PDT Staff Writer
Make no mistake about it, John Carey is one man who knows exactly what his priorities are when his feet hit the ground running Monday as the new Chancellor of the Ohio Board of Regents. Ohio Governor John Kasich made the appointment Tuesday afternoon, as first reported by the Daily Times.
“Part of my task, given to me by the governor, is to work very closely with the state School Superintendent, and one of the first issues I know we will be working on is dual enrollment,” Carey said. “It hasn’t worked very well in Ohio. It has worked well in some spots, but generally it has not worked well, and we have to find a way to give our students in high school the opportunity to take college courses, so they can have an entrance into college, or if they want to go to a vocational school, or whatever they want to pursue, we need to give them the opportunity. Some kids aren’t ready for it yet. They’re not ready until they get here (speaking from his office at Shawnee State University). But we need to do a better job of letting them know that it is available.”
Will the future be dominated by Post Secondary education by nearly every high school student?
“I don’t think dominated is the right word,” Carey said. “What I would like to see is that the opportunity is there and the students and the parents know about it. And if they are in the position to take advantage of it, that they are able to do so.”
Carey said the Board of Regents is going to have to work with their primary and secondary education partners to assure that Post Secondary activity does not interfere with a student’s high school life.
“So they will still be able to be in the band or on the football team, that they are still part of the school community, and this is just another resource that they will have,” Carey said.
Carey said coming to Shawnee State University as Assistant to the President for Government Relations and Strategic Initiatives has been key to leading him to the challenge ahead.
“I wouldn’t have been in the position to take this job without working for President (Rita Rice) Morris, and working with the faculty and staff and the students at Shawnee State and working in the community,” Carey said. “It has been a great experience, and I have learned a lot about higher education. I still have a lot to learn.”
Morris had high praise for Carey.
“This is great news for higher education throughout Ohio,” Morris said. “John has made great strides at Shawnee State in the areas of enhancing our role in economic development and supporting our mission of open access for all students. He has a clear understanding of the issues faced by our parents, students, institutions, government leaders and businesses. We all benefit from having someone like him leading our efforts throughout the state. We appreciate all that he has done for us and we look forward to continuing to work with him as Chancellor.”
Carey said the Board of Regents will have a meeting on Monday, so he will have to jump right in and be involved on Day 1 of his new job.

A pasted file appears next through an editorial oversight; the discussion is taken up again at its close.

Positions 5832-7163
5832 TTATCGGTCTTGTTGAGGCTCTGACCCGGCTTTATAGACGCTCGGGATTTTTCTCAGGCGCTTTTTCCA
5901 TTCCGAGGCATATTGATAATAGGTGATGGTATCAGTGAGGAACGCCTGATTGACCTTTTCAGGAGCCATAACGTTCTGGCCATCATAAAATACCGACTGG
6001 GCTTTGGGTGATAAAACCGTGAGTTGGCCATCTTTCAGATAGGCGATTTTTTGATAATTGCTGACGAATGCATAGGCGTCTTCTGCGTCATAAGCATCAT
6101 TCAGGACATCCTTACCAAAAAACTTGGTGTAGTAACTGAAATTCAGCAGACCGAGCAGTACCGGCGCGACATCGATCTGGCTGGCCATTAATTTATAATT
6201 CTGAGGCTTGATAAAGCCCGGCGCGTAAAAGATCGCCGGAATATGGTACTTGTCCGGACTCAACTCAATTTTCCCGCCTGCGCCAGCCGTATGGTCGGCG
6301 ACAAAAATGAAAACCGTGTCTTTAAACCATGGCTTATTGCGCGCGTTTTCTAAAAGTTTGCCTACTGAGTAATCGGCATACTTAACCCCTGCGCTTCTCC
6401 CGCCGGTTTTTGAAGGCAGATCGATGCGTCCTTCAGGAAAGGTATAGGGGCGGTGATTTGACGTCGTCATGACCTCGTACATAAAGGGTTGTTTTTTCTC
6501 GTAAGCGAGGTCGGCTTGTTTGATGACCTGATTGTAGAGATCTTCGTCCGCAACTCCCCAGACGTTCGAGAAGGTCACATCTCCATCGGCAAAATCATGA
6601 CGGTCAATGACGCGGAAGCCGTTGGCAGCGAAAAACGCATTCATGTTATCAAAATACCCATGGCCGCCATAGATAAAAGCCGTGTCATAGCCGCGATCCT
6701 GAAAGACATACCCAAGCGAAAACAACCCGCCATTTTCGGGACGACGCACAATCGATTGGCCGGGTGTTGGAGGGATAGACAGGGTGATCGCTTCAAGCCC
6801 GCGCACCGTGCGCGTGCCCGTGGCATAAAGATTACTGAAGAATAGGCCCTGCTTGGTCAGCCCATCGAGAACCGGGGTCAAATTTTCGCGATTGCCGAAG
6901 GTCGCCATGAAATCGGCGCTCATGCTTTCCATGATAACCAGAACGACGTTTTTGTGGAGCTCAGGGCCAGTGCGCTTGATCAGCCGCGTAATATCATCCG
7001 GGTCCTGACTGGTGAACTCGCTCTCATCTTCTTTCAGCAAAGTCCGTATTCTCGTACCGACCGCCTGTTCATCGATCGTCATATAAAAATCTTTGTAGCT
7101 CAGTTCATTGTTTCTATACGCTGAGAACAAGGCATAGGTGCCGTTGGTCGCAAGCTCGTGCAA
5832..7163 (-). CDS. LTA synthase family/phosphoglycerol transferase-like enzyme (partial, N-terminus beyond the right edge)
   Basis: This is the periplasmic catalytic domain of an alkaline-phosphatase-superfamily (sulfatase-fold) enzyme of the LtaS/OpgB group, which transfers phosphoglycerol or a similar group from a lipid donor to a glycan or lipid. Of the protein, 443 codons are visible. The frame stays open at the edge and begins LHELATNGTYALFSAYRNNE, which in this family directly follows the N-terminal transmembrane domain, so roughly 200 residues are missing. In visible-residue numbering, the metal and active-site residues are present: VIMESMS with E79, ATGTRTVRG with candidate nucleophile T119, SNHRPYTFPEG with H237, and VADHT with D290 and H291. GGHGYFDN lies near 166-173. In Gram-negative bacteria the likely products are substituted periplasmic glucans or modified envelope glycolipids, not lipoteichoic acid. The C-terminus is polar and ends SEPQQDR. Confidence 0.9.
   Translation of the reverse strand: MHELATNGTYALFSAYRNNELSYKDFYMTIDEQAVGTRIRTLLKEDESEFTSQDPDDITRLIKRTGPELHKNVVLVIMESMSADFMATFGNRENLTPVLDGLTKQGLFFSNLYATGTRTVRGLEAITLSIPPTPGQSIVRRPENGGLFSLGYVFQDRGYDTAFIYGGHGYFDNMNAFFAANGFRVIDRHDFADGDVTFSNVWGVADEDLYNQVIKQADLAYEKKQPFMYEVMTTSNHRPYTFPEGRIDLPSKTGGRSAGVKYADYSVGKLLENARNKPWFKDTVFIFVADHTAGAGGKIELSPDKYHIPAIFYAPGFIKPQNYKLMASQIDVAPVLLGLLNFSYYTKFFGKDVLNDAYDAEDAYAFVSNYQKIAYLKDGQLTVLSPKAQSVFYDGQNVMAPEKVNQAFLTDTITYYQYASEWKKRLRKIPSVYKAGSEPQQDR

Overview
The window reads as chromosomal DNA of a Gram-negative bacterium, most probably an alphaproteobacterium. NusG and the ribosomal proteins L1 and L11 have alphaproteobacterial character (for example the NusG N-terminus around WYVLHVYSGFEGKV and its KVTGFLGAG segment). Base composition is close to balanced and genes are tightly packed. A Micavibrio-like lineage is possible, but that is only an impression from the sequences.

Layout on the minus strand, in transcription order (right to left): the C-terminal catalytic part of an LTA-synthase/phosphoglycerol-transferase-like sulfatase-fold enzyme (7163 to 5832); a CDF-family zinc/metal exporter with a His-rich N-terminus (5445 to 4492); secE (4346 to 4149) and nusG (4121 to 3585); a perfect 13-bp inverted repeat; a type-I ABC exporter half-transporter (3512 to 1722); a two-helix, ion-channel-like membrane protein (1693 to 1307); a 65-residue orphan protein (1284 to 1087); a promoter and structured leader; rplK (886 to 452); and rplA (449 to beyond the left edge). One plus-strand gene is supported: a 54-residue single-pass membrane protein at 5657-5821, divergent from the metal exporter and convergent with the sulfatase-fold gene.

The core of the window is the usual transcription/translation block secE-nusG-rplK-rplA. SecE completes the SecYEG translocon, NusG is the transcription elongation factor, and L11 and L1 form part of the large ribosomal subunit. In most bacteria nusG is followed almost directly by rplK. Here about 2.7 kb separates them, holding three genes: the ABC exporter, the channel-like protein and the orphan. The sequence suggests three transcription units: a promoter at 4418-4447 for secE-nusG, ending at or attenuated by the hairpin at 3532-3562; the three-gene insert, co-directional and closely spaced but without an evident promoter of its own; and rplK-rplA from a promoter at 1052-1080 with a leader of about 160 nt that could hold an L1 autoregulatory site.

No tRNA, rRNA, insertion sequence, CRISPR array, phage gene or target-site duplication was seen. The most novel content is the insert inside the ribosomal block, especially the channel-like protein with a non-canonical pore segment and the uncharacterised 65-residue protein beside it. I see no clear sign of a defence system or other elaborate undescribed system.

“I’m looking forward to working with the team at the Board of Regents, and trying to move forward what we have started here at Shawnee State,” Carey said. “We started an internship and co-op advisory committee here and they are really working with regional employers to meet their needs, and to have faculty go out and talk to manufacturing plants and to other types of businesses. (Former Scioto County Commissioner) Tom Reiser is doing a lot of that for us, so we can fill the job needs right here.”
Carey said it is the same across the state.
“There’s a lot of opportunity for jobs. We still have a high unemployment rate, so I think that’s the biggest challenge that we’re going to tackle, trying to make sure that people are aware of the opportunities,” Carey said. “And that we provide the education for them if they choose to pursue them.”
How much will influences such as those from the vocational (career technical) education field that offers specific training for specific corporation needs play in Ohio’s education future?
“Vocational education is very important,” Carey said. “A lot of the jobs that are available are for people that are going through vocational education, and they want to take the next step. I think associate degrees and certificates will be more important, and vocational schools are going to play a huge roll in that.”
Carey said he would not be looking for things to impose, but instead, to look for ways education officials can do their jobs better at every level.
“We have to eliminate the barriers that we have working with all levels of education, whether it be primary through secondary, to higher education,” Carey said.
News of Carey’s appointment was warmly received this week.
“Gov. Kasich has chosen wisely in selecting experienced state policymaker John Carey to be Ohio’s next Chancellor of the Ohio Board of Regents,” Ohio State University President E. Gordan Gee said. “As the rare lawmaker to serve as both House and Senate Finance Committee chair, John Carey was instrumental in guiding Ohio through tough but fair state budgets for nearly two decades. A native son of southern Ohio, he understands well that all Ohioans deserve the opportunity for a high-quality education. Having left the legislature to work closely with Shawnee State, our new chancellor understands our universities as well as our Statehouse. I look forward to partnering with him as we work toward our shared goal of making Ohio’s system of higher education the finest in the country.”
As chancellor, Carey will be charged with leading the University System of Ohio - the largest comprehensive system of public education in the United States.
Frank Lewis may be reached at 740-353-3101, ext. 252, or at email@example.com. For breaking news, follow Frank on Twitter @FrankLewisPDT.